Ukrainian authorities deny launching an offensive and accuse Russia of provocation.
Putin’s announcement destroys a peace deal signed in Minsk in 2015, which requires Ukrainian authorities to offer rebellious regions broad self-government, which has been a major diplomatic coup for Moscow.
The deal outraged many in Ukraine, who saw it as capitulation, a blow to the country’s integrity and a betrayal of national interests. Putin and other officials on Monday claimed that Ukrainian authorities had shown no appetite for its implementation.
In connection with the approaching war, French President Emmanuel Macron has planned to organize a meeting between US President Joe Biden and Putin, who denies that he plans to attack Ukraine.
Russia says it wants assurances from the West that NATO will not allow Ukraine and other former Soviet countries to join as members – and Putin said Monday that a simple moratorium on Ukraine’s accession would not be enough. Moscow has also demanded that the alliance stop deploying weapons in Ukraine and withdraw its forces from Eastern Europe, demands that the West has categorically rejected.
Macron’s office said the two leaders had “adopted the principle of such a summit”, followed by a broader meeting of other “relevant stakeholders to discuss security and strategic stability in Europe”.
They say Moscow and Washington were more cautious, but neither side denied that the meeting was being discussed.
During a meeting in the Kremlin, several top officials were skeptical about a possible summit, saying it was unlikely to lead to results.
Meanwhile, U.S. National Security Adviser Jake Sullivan said the administration has always been ready to talk to prevent war, but was also ready to respond to any attack.
“So when President Macron asked President Biden yesterday if he was prepared to meet with President Putin if Russia did not invade, President Biden certainly said yes,” he told NBC Today on Monday. “But all the signs we see on the ground in terms of the location of Russian troops are that they are actually preparing for a major attack on Ukraine.”
Since Thursday, shelling has intensified along a tense line of contact separating Ukrainian forces and Russian-backed rebels in Ukraine’s eastern industrial center, Donbas. More than 14,000 people have been killed since the conflict erupted there in 2014, shortly after Moscow annexed the Ukrainian Crimean peninsula.
Ukraine and separatist insurgents have exchanged responsibility for mass violations of the ceasefire: hundreds of explosions are recorded daily.
While Russian-backed separatists have accused Ukrainian forces of shelling residential areas, Associated Press reporters from several towns and villages in the Ukrainian-dominated territory along the line of contact did not notice a noticeable escalation from Ukrainian hand and documented signs of intensified shelling by separatists who destroyed houses and tore roads.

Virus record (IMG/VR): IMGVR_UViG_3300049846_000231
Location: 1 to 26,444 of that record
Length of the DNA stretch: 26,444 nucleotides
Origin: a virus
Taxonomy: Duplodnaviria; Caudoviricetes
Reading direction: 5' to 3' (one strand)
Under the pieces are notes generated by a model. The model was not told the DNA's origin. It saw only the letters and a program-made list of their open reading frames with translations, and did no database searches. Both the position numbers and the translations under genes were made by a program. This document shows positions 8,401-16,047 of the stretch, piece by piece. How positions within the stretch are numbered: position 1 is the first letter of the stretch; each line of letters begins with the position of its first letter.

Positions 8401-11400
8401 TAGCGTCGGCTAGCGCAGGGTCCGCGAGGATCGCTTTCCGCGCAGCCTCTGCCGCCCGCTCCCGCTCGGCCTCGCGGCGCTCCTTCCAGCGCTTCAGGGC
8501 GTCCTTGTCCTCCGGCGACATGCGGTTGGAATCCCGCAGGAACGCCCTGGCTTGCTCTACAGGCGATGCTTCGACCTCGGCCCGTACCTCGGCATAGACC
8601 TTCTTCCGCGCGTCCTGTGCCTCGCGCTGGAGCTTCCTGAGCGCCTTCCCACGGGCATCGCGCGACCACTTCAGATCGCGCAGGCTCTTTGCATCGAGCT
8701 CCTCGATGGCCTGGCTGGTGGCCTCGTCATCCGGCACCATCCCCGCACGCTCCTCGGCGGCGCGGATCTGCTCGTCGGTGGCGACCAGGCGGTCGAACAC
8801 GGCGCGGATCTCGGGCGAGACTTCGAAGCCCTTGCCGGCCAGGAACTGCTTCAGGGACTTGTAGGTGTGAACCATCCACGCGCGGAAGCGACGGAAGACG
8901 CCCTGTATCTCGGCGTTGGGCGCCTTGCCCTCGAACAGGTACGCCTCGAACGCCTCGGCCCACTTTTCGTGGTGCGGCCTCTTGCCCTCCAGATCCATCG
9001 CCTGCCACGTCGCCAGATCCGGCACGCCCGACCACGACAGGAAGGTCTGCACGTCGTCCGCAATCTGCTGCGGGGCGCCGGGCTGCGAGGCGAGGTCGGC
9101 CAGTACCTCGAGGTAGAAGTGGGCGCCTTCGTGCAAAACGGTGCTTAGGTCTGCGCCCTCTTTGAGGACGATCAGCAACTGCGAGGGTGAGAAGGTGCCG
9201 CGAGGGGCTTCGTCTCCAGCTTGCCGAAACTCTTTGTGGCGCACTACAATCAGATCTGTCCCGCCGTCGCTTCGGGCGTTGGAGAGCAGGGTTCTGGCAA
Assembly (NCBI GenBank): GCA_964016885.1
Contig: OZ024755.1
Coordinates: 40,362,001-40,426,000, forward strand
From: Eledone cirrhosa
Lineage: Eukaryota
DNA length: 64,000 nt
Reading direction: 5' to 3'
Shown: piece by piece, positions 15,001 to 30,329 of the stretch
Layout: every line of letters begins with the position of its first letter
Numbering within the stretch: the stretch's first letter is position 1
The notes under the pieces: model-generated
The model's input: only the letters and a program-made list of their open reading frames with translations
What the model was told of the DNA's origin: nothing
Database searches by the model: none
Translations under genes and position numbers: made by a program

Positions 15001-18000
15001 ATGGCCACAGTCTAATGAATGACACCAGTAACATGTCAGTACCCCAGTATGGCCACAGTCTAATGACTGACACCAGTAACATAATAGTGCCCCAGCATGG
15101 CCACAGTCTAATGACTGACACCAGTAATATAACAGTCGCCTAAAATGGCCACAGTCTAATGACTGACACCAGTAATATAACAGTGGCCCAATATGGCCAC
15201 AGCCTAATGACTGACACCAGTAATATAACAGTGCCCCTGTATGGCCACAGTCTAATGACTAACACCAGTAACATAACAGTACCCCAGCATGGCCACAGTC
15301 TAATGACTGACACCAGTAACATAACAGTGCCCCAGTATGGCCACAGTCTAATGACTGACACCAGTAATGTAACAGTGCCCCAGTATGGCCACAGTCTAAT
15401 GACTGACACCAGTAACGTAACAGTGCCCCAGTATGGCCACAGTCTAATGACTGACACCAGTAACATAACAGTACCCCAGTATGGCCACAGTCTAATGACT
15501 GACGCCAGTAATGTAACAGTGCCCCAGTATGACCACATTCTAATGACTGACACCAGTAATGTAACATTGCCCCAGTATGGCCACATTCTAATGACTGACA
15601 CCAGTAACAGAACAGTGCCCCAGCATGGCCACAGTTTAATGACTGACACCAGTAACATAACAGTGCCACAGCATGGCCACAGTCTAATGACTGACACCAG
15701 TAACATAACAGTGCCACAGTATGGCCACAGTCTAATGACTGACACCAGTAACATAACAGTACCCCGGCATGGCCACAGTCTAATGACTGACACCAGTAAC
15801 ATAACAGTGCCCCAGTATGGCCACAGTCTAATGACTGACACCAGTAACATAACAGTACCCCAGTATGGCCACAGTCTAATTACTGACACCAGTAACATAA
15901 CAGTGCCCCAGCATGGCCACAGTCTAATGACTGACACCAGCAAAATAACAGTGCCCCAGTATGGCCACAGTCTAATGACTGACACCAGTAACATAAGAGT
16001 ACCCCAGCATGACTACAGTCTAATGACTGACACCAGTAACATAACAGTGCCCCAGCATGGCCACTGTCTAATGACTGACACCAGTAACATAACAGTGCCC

Some residents of the main rebel-held city of Donetsk described sporadic shelling by Ukrainian forces, but they added that they were not on the same scale as before during the conflict.
On Monday, separatist authorities said that Ukrainian shelling had killed at least four civilians and injured several more in recent days. The Ukrainian military said two Ukrainian servicemen were killed last weekend and another was wounded on Monday.
Spokesman for the Ukrainian military Pavlo Kovalchuk insisted that Ukrainian forces did not respond to the fire.
In the village of Navagnatovka on the government-controlled side of Ukraine, 60-year-old Ekaterina Yevseyeva said the shelling was worse than in the midst of fighting at the beginning of the conflict.
“We are on the verge of nervous breakdowns. And there’s nowhere to run, ”she said in a trembling voice.
As another alarming sign, the Russian military said it had killed five suspected “saboteurs” who had crossed from Ukraine to Russia’s Rostov region, destroyed two armored vehicles and captured a Ukrainian serviceman. Spokesman for the Ukrainian Border Guard Service Andrei Demchenko dismissed the statement as “misinformation.”
Amid heightened fears of an invasion, the US administration sent a letter to the UN human rights leadership claiming that Moscow had compiled a list of Ukrainians who would be killed or sent to camps after the invasion. The letter, first reported by the New York Times, was received by the AP.
Kremlin spokesman Dmitry Peskov said the statement was a lie and no such list existed.
Karmanov reported from Kyiv, Ukraine, and Cook from Brussels. Lori Hinnant in Kiev; Angela Charlton in Paris; Zick Miller and Aamer Madhani in Munich, Germany; Geir Mulson in Berlin; and Ellen Nickmaier, Robert Burns, Matthew Lee and Darlene Superville of Washington contributed to this report.
Follow the coverage of the Ukrainian crisis of the AP at https://apnews.com/hub/russia-ukraine